And where, precisely, were those public-accommodation laws passed? Is that local, state or national law? This is crucial information that readers need to understand the legal debate that is raging around that issue. Plenty of cities, and some states, have added sexual orientation to these laws, but others have not.
Late in the story, The Sun team did offer some information about that crucial side of the issue, after talking to Frank Schubert, an opponent of laws that redefine marriage. A direct explanation of the state law shows up at the very end of this long report.
"This is exactly what happens," Schubert said, adding that religious liberty is "right in the cross hairs of this debate. ... The law doesn't protect people of faith. It simply doesn't."
Schubert pointed to a handful of other examples publicized in news reports across the country of wedding vendors sued for refusing to accommodate a same-sex ceremony: a pair of Vermont innkeepers, a New Jersey church group and a New Mexico wedding photographer.
A Christian conservative group financed an appeal in the case in New Mexico -- where same-sex marriages are not recognized but, as in Maryland, "public accommodation" laws prohibit discrimination based on sexual orientation. A lesbian couple tried to hire the photographer for their commitment ceremony, but the photographer's attorneys argued that artists have a constitutional right to refuse to endorse a message they do not support, according to the Religion News Service. Two New Mexico courts have sided with the lesbian couple who sued, and the state's highest court agreed to hear the case.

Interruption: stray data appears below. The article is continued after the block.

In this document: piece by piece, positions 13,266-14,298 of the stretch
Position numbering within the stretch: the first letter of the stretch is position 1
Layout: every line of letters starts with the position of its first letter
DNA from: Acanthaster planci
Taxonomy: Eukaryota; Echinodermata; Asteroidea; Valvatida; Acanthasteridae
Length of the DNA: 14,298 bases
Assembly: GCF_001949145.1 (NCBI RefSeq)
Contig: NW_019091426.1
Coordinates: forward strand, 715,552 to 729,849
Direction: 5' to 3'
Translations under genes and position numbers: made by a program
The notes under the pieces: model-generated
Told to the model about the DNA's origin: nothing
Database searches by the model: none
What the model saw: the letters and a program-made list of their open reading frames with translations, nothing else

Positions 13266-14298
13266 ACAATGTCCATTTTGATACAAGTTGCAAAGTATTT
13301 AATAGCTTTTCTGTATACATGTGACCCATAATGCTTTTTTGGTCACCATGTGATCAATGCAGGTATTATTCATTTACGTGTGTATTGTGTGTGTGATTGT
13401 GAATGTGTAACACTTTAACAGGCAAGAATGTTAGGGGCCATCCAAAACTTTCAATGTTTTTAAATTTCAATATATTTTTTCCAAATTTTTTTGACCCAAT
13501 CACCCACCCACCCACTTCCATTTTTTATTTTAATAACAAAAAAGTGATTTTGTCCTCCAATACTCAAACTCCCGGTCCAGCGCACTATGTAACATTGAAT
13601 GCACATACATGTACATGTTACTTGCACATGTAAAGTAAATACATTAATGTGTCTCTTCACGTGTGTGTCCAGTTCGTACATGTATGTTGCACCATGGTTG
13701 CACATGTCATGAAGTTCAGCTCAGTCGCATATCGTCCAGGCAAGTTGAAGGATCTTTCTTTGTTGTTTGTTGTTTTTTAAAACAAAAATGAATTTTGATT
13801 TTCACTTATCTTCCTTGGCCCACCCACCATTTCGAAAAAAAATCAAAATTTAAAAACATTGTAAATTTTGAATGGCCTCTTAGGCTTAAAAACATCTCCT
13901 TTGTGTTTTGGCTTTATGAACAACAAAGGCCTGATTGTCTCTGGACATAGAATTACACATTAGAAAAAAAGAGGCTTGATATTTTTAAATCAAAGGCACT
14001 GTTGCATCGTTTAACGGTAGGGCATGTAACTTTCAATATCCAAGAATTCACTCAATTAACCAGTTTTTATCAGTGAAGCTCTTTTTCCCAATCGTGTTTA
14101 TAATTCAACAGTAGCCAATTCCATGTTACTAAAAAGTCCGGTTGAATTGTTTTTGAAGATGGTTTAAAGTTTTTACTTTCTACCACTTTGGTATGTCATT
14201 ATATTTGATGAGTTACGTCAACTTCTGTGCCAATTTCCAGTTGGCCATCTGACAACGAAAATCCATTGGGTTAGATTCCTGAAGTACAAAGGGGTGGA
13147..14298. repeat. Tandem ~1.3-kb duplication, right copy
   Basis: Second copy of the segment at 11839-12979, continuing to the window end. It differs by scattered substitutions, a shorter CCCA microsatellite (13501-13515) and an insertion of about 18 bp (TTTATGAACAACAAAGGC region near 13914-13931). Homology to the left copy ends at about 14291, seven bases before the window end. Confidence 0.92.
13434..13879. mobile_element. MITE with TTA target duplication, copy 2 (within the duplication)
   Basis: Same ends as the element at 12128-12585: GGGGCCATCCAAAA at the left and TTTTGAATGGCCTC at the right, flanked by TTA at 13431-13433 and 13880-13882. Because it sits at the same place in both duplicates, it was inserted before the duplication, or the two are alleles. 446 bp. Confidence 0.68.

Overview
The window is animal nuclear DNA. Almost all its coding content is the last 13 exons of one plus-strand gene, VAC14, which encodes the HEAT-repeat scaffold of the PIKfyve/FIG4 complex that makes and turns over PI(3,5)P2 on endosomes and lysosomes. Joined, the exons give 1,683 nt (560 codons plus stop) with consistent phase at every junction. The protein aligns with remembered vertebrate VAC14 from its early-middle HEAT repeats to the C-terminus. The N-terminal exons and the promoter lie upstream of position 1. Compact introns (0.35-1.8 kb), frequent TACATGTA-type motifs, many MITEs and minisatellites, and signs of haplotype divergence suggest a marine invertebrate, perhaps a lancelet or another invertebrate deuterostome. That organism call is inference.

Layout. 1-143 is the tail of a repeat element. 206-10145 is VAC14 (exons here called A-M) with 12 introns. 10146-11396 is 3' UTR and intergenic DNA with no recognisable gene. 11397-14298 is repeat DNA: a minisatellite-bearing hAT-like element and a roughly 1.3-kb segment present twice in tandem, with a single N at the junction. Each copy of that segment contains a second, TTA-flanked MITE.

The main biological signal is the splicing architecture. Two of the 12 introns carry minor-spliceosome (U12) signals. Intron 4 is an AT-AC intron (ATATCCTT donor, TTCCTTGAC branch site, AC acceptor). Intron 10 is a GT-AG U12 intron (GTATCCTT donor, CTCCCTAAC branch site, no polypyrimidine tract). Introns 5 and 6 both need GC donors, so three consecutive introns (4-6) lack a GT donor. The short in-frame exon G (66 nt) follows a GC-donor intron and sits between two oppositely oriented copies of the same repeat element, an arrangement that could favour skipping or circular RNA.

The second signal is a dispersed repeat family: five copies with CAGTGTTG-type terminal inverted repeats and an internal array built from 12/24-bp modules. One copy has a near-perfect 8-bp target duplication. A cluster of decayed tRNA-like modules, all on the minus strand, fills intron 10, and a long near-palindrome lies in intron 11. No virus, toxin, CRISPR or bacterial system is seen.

As of now, the homepage for Discover Annapolis Tours still shows a picture of a bride stepping off one of its vehicles, but that will soon change. As the story notes, the law will affect very few businesses -- simply because there are few religious believers whose convictions would require this act of conscience.
Meanwhile, long after the issue has been settled at the ballot box, The Sun team did offer some solid information representing the losers' point of view. The key, of course, is that the legislature may be asked to protect the rights of this tiny minority of religious traditionalists in the business world.
This leads to, well, people like the owners of Hobby Lobby and Chick-Fil-A.
Owners can often face business decisions that conflict with their beliefs, according to a consultant who works with Christian businesses.
"When they're confronted with something that they feel is against the Bible and against God's words, our first advice is to think through the process to determine if it really is against your core values," said Ken Gosnell, president of the C12 Group of Central Maryland, a Christian business consulting group. ...
"Many businesses often quit selling a product or offering something, often because it no longer matches the core values of their company," Gosnell said. "If it doesn't match their core values, whatever it is, then they should quit doing it."
Christian businesses, he said, frequently choose to offer better employee benefits and to follow ethical business practices because of their beliefs, though sometimes it also means taking risks.
All in all, this is a pretty good report, with lots of voices representing the Maryland majority and a few representing the traditional Christian minority, symbolized by trolley operator Matt Grubbs.
The bottom line: This would have been a very timely hard-news story -- about a year ago. You know, back before the election.